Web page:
But it can, indeed, be difficult to find data for the kinds of questions I am interested in, because they often make predictions about a large swathe of data nobody has. That’s why I typically have to generate 50 to 100 ideas in my research notes before I find one that’s not only a good idea, but one for which I can find data to test it. You can’t go around writing papers without new data to test it. If you want to be a theorist, then not only can you not afford to spend the time to become an experimentalist to test your question, but most of your questions may not be testable by any set of experiments you could hope to do in a reasonable period of time. Often it requires pooling together data from across an entire literature.

In basic research we are often hyper-focused on the details.  To understand a complex problem, we start very simple and then assume we will eventually be able to assemble the disparate parts into a single, clear picture.  In essence, you think about problems in the opposite direction- asking the big questions up front.  Describe the philosophical difference between the two approaches, as well as their relationship in the process of discovery.

A lot of people believe that by going straight to the parts – to the mechanism – they can eventually come to understand the organism. The problem is that the mechanisms in biology were selected to do stuff, to carry out certain functions. The mechanisms can only be understood as mechanisms that implement certain functions. That’s what it means to understand a mechanism: one must say how the physical material manages to carry out a certain set of functional capabilities.

And that means one must get into the business of building and testing hypotheses about what the mechanism is for. Why did that mechanism evolve in the first place? There is a certain “reductive” strain within the biological and brain sciences that believes that science has no role for getting into questions of “why”. That’s “just so story” stuff.  Although there’s plenty of just-so-stories – i.e., bad science – in the study of the design and function of biological structure, it by no means needs to be. It can be good science, just like any other area of science. One just needs to make testable hypotheses, and then go test it. And it is not appreciated how often reductive types themselves are in the business of just-so-stories; e.g., computational simulators are concerned just with the mechanisms and often eschew worrying about the functional level, but then allow themselves a dozen or more free parameters in their simulation to fit the data.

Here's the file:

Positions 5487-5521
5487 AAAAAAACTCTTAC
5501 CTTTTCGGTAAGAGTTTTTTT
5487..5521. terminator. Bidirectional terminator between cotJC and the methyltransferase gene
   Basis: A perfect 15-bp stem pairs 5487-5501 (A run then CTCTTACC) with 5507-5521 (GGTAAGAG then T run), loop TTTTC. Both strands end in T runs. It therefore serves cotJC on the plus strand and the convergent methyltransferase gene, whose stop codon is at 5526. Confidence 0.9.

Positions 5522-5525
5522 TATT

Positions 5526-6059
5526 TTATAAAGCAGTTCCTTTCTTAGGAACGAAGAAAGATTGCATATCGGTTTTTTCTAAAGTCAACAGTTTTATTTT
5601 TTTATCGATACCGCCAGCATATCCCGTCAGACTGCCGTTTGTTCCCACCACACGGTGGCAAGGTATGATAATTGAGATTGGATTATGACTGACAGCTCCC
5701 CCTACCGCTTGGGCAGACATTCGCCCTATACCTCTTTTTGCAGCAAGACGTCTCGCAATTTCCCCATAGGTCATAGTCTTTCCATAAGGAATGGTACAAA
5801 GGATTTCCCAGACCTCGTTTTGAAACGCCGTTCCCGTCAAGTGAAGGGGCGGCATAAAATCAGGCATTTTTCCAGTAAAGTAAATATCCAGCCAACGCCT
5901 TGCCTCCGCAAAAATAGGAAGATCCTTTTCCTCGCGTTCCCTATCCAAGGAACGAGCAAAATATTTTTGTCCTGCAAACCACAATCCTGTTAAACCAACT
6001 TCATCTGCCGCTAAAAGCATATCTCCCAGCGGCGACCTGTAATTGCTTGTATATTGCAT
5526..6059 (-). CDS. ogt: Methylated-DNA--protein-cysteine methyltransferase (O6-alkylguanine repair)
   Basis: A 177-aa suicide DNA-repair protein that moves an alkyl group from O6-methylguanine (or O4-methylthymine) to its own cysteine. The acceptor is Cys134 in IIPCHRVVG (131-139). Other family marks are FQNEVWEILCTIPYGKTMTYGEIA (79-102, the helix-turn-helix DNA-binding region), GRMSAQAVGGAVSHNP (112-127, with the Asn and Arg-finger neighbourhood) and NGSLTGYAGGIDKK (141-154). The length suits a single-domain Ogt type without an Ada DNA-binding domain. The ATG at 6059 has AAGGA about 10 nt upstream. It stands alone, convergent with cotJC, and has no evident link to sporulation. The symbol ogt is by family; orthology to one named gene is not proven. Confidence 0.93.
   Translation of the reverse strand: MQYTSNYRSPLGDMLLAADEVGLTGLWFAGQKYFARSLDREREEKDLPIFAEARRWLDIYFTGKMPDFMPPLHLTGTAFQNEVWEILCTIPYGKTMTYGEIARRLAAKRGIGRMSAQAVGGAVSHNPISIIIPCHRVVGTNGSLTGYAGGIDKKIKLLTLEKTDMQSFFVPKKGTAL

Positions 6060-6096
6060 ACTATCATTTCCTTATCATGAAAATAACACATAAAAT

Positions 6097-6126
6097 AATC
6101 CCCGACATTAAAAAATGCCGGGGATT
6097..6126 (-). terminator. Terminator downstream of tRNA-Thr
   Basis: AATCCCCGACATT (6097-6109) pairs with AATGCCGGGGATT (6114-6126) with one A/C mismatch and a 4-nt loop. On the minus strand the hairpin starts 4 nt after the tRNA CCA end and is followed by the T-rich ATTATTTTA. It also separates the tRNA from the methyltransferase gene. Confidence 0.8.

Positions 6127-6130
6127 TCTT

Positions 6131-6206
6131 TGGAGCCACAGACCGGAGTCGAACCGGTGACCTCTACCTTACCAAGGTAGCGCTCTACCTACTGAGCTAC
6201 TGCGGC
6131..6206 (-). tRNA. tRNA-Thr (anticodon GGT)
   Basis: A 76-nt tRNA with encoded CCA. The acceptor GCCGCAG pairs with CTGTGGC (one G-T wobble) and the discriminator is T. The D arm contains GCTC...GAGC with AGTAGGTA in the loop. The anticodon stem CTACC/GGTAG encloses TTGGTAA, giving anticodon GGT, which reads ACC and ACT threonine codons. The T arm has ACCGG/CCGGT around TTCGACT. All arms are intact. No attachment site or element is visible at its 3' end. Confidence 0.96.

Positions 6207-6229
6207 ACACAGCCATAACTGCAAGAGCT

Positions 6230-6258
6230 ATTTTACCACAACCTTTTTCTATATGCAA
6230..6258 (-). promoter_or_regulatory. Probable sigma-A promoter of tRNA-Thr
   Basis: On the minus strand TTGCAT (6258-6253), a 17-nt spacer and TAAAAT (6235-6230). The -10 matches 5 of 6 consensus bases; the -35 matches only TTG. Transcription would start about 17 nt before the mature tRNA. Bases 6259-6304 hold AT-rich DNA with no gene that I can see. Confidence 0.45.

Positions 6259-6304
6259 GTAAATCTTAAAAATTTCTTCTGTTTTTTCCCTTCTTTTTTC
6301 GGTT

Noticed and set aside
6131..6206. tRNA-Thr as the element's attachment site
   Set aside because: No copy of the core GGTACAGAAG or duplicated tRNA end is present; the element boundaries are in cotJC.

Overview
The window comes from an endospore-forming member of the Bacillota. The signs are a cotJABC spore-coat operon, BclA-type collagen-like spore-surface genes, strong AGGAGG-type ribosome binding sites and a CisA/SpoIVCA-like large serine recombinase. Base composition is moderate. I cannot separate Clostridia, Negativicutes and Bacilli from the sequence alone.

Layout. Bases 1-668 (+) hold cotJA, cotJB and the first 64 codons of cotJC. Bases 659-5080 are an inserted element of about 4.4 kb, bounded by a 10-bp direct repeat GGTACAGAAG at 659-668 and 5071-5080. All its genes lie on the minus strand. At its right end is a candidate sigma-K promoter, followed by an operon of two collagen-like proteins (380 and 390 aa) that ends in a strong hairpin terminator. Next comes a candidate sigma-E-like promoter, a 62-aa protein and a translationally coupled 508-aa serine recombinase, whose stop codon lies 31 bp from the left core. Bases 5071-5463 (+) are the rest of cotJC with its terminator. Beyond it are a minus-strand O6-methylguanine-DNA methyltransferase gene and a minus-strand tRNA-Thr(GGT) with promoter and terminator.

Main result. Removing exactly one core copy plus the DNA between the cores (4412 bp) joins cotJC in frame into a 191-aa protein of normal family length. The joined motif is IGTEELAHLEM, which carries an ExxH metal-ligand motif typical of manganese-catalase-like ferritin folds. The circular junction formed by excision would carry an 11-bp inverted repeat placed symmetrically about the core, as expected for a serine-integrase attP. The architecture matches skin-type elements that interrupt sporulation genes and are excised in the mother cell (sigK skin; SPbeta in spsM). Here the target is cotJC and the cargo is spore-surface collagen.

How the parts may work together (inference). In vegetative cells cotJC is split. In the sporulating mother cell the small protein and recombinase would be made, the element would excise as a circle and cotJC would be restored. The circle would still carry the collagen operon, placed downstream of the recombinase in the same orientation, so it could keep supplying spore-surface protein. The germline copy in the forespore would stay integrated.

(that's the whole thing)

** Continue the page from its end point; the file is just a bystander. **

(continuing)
So, you have got to attack the functional level in order to understand organisms, and you really need to do that before, or at least in parallel with, the study of the mechanisms.

But in order to understand the functional level, one must go beyond the organism itself, to the environment in which the animal evolved. One needs to devise and test hypotheses about what the biological structure was selected for, and must often refer to the world. One can’t just stay inside the meat to understand the meat.

Looking just at the mechanisms is not only not sufficient, but will tend to lead to futility. An organism’s mechanisms were selected to function only when the “inputs” were the natural ones the organism would have encountered. But when you present a mechanism with an utterly unnatural input, the meat doesn’t output, “Sorry, that’s not an ecologically appropriate input.” (In fact, there are results in theoretical computer science saying that it wouldn’t be generally possible to have a mechanism capable of having such a response.) Instead, the mechanism does something. If you’re studying the mechanism without an appreciation for what it’s for, you’ll have teems and teems of mechanistic reactions that are irrelevant to what it is designed for, but you won’t know it.

The example I often use is the stapler. Drop a stapler into a primitive tribe, and imagine what they do to it. Having no idea what it’s for, they manage to push and pull its mechanisms in all sorts of irrelevant ways. They might spend years, say, carefully studying the mechanisms underlying why it falls as it does when dropped from a tree, or how it functions as crude numchucks. There are literally infinitely many aspects of the stapler mechanism that could be experimented upon, but only a small fraction are relevant to the stapler’s function, which is to fasten paper together.

In explaining why we see in color, you suggest that it allows us to detect the subtleties of complex emotions expressed by humans – such as blushing.  Does this mean colorblind men actually have a legitimate excuse for not understanding women?!

…..to see my answer, and the rest of the interview, go to Benchfly.